In “Enemy,” Jake Gyllenhaal does what only a select few have done: act opposite himself. This puts him in the company of Jeremy Irons (“Dead Ringers”), Nicolas Cage (“Adaptation”), Sam Rockwell (“Moon”) — plus Jean-Claude Van Damme (“Double Impact”), Adam Sandler (“Jack and Jill”) and, in two adaptations of "The Parent Trap," Hayley Mills and Lindsay Lohan. But doing the film wasn’t about the challenge.
“What attracted me to it was the concept, this idea of somebody struggling with themselves. It was never about playing both parts,” Gyllenhaal says. In “Enemy,” based on Jose Saramago’s novel “The Double,” he plays a depressed professor who discovers there’s an underemployed actor who looks just like him, right down to the same scar. (This film is not to be confused with its own doppelganger, the forthcoming adaptation of Fyodor Dostoevsky’s novel also called “The Double,” which boasts two Jesse Eisenbergs.)
In fact, for Gyllenhaal it was more about another relationship: the one between him and his director, Denis Villeneuve. “I found him fascinating and I really wanted to make a relationship with someone where we could explore, and he wanted to. He said, ‘I want to make a movie where we explore the actor and we go to places we didn’t expect to.’ I had no idea what it would entail.” (The two immediately reunited for “Prisoners,” which was released in the U.S. first, though both played the Toronto Film Festival.)
The result isn’t a “Twilight Zone” episode, though it shares similarities with “Shatterday,” a Harlan Ellison-penned episode from the 1980s iteration in which pre-“Moonlighting” Bruce Willis calls home from a bar and winds up talking to a nicer version of himself. Even before the two Jakes switch lives, things have gotten very strange.
“There are millions of ways of interpreting it,” he says, “but the journey was very simple for Denis and I. He explained it to me from the beginning that it’s a movie about committing oneself to an intimate relationship. What is intimacy? What is sexuality? And what exists in the male psyche? But ultimately it’s about getting back to oneself.”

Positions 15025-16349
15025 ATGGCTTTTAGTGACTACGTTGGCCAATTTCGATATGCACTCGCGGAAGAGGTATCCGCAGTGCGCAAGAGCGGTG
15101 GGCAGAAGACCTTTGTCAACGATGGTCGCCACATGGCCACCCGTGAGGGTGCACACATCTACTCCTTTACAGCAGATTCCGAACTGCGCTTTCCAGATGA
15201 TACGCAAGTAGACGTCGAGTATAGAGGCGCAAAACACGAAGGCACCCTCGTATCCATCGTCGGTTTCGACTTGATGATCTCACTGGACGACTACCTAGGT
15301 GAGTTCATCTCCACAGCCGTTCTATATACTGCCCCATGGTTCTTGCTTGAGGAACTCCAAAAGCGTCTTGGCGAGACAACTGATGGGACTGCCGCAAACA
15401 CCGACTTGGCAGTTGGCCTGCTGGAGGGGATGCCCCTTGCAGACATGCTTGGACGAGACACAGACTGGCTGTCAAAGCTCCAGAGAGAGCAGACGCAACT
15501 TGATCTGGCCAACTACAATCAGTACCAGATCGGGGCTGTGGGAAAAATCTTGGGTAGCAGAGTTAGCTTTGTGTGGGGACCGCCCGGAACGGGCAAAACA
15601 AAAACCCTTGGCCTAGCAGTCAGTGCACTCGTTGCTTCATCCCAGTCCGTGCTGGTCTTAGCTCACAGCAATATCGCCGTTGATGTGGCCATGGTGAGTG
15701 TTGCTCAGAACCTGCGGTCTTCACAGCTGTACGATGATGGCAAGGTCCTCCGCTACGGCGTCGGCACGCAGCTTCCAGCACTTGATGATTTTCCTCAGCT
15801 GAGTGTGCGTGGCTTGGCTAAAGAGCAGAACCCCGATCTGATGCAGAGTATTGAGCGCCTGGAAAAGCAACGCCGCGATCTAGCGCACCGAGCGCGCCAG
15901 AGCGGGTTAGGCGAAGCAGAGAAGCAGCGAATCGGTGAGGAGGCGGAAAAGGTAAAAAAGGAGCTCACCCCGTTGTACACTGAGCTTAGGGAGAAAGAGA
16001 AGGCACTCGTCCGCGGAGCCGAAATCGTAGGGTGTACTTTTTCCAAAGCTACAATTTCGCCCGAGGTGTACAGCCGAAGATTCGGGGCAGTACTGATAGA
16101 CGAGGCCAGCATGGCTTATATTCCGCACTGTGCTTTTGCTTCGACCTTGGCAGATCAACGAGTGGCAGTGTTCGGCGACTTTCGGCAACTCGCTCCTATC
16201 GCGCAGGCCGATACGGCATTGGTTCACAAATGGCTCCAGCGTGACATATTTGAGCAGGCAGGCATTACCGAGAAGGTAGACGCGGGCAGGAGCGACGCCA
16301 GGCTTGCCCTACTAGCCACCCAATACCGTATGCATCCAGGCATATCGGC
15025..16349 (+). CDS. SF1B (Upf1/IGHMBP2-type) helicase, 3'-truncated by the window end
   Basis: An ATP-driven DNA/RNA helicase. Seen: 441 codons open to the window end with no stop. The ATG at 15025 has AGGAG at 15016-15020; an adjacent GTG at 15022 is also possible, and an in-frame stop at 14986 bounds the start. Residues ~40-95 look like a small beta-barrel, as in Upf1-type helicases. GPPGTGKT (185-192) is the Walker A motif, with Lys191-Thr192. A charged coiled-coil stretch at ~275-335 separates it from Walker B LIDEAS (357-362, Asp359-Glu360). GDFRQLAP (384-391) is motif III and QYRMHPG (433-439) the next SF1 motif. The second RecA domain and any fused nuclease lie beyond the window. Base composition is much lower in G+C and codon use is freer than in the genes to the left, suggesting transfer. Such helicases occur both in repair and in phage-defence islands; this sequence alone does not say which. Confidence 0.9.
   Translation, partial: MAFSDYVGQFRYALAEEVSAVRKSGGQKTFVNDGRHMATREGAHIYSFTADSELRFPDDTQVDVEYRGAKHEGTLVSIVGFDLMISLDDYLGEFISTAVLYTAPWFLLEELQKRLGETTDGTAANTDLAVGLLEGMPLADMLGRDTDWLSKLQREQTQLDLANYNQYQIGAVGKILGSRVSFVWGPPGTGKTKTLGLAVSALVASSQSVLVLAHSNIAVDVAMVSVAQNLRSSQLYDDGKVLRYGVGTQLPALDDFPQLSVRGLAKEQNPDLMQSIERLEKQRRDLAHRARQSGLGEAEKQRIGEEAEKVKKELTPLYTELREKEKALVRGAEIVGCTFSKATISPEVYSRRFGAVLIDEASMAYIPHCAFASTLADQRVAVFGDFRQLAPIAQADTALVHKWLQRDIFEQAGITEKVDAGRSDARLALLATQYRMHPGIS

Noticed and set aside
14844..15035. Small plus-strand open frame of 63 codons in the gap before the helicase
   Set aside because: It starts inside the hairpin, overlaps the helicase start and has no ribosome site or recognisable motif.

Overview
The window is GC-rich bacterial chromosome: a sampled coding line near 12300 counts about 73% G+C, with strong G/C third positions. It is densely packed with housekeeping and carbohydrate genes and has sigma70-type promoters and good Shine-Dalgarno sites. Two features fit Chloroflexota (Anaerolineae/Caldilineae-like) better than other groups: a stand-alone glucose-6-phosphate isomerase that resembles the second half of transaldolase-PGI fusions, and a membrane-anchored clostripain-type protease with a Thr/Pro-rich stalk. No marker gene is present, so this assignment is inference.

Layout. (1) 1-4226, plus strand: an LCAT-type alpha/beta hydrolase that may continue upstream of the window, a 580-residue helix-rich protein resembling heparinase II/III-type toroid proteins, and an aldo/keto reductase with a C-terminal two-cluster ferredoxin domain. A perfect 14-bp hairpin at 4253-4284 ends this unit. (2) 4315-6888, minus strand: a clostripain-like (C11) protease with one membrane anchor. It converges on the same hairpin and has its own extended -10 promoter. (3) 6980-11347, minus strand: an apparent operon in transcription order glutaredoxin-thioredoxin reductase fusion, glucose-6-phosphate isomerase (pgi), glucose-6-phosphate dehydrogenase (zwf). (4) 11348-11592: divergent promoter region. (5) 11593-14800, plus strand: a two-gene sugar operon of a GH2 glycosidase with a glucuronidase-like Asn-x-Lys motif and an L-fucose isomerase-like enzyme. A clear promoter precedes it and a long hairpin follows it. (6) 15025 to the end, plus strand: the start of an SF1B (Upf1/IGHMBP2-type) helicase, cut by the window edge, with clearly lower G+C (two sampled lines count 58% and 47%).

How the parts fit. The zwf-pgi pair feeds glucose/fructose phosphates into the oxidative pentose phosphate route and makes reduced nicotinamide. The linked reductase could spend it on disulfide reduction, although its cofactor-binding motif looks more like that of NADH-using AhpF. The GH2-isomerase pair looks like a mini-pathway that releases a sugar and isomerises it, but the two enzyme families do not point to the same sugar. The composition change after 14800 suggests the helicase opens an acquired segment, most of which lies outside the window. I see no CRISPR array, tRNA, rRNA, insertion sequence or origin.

Still, however he approached the film, Jake Gyllenhaal still had to act with Jake Gyllenhaal. “It was humbling to work with myself and realize my own limitations. My rule is I always want to work with an actor who’s more talented than me, so that you’re better. Unfortunately, that wasn’t the case in this situation,” he says, chuckling. “You’re listening to your own coverage played back — to the things you think you’re communicating and what you really are [communicating].”
It was, of course, most challenging from a technical perspective. “We tried it with another actor, who’s wonderful and talented. But it felt strange. Like [what he was doing], those weren’t my choices,” he says. He wound up acting opposite his own line readings played back. “You do enough movies and you get used to a process. But you never think about playing both sides of a scene.”
When acting in a lit adaptation, one runs into a problem: Do you read the source, which is bound to be changed, sometimes gruesomely? Or do you stick to the script? For Gyllenhaal, it’s the latter. “The script has to become the bible. If the book becomes the bible then it becomes very confusing, because what you imagine is not what’s there. You have to use the blueprint that’s given to you,” he says. “I very consciously didn’t [read the book] and I saw other people getting confused, saying, ‘Oh, but the book says…’ And I thought that would to lead us in a dangerous direction.” So he didn’t read the book, and still hasn't — "even though I’m a huge Jose Saramago fan.”
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